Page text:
I was pretty content to ride and luckily I knew a lot of people around us were. It was nice to have a little calm and not really have to be racing hard the whole time. I knew that the pit stop was going to shake everything up and that’s exactly what happened. Fell back a little bit there but made the right moves at the end to get a good finish.
HOW STRONG ARE THESE RCR CARS?
They’re very strong! They definitely have the capabilities to be winning one of these races.
YOU’RE IN THE TOP 5 FOR YOUR HEAT IN THE DAYTONA 500. YOUR PRIMARY CAR IS SITTING RIGHT IN THE GARAGE, KIND OF WADDED UP. DID YOU THINK THIS ONE HAD IT IN IT?
Yeah, it’s a brand new car also. It’s just not quite as good as the primary but still a damned good car. I’m just proud of everybody at RCR for building such fast race cars. All of our cars have been fast, ECR motor’s been strong, even our affiliate teams have been qualifying really good and racing good. So… excited about 2014! It’s going to be a good year.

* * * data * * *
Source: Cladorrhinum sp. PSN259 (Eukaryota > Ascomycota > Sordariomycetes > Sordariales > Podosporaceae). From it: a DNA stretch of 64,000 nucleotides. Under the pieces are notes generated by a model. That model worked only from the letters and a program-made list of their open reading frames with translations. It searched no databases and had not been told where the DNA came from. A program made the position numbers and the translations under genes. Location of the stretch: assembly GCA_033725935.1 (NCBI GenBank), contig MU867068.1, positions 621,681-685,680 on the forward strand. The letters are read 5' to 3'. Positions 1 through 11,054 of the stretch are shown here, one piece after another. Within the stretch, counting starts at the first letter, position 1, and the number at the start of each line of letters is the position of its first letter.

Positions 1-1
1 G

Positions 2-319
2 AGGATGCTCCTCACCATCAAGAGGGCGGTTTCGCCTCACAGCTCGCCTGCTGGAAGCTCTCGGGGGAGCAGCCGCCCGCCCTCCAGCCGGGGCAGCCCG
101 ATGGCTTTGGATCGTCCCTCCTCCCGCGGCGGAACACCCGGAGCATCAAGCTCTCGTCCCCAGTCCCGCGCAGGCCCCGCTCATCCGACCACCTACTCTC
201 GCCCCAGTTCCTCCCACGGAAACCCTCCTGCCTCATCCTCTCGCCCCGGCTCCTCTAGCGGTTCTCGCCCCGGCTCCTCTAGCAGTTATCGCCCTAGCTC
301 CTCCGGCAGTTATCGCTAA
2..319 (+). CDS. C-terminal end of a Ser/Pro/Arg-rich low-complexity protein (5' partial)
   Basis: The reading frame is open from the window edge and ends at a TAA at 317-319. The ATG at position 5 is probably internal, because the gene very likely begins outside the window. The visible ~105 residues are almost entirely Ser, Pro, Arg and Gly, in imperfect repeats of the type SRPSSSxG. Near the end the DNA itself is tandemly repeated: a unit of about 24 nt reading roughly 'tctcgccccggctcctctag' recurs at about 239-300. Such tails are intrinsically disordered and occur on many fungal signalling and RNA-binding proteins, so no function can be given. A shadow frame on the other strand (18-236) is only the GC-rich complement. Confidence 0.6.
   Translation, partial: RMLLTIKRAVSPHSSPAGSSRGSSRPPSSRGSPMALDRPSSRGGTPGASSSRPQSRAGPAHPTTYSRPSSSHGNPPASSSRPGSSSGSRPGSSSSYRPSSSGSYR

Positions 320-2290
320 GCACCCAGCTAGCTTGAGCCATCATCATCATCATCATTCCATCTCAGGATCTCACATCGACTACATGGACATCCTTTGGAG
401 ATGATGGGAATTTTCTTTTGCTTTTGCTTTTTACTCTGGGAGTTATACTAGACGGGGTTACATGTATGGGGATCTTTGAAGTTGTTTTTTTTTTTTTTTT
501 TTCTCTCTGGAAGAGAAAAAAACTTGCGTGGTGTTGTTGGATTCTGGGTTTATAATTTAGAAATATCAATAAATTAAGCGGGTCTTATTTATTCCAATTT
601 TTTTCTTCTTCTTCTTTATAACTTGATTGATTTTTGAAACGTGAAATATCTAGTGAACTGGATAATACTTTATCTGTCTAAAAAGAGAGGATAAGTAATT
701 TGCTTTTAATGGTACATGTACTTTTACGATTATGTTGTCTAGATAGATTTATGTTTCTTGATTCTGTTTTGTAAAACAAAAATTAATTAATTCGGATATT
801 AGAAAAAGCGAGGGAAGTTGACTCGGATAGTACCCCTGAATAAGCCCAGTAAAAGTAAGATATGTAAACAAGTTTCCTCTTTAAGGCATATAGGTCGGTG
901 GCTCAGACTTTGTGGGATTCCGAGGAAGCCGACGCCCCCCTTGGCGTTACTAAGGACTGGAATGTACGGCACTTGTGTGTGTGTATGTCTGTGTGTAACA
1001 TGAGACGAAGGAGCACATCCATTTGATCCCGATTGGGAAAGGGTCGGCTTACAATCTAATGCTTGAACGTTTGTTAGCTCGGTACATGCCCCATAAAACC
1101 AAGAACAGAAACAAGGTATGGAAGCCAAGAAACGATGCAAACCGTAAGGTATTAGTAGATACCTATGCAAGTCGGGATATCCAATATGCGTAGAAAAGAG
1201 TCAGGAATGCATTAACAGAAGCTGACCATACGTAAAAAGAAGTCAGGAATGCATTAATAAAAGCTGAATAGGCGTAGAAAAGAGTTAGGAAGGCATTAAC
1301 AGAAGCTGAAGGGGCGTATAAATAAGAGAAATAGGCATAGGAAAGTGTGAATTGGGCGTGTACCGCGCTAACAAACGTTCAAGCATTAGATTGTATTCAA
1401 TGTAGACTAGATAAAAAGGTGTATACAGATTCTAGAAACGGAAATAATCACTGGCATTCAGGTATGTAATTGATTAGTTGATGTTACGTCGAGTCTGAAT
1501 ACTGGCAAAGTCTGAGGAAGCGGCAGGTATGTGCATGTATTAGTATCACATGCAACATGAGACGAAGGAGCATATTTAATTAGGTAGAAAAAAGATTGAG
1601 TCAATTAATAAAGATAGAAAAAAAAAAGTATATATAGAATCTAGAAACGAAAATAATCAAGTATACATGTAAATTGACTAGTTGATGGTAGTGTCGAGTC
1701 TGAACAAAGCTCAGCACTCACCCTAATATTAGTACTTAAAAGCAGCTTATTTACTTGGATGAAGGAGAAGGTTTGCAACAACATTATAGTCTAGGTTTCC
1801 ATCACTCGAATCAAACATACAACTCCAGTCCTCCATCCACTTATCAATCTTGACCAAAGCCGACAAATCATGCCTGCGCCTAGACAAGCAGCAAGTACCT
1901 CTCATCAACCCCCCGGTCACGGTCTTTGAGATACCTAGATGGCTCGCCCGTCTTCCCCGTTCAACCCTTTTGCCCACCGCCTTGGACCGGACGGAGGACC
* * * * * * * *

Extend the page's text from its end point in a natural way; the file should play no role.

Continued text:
WELL MAN, YOU STARTED IN THE BACK BUT WORKED YOUR WAY TO THE FRONT WHEN IT COUNTED MOST. WERE YOU JUST BIDING YOUR TIME THROUGHOUT THE RACE?
Eh, you never know if you’re going to get back up there or not. We had to start at the back, we had to make a run early and see what we could do. We drove right to 10th, or something like that and then it got stagnant. We tried to make something happen, and went to the back again. Drove back up to the front. Again, just really proud of my guys. Matt Kruder did a hell of a job on that pit stop getting just enough gas in to gain some spots there.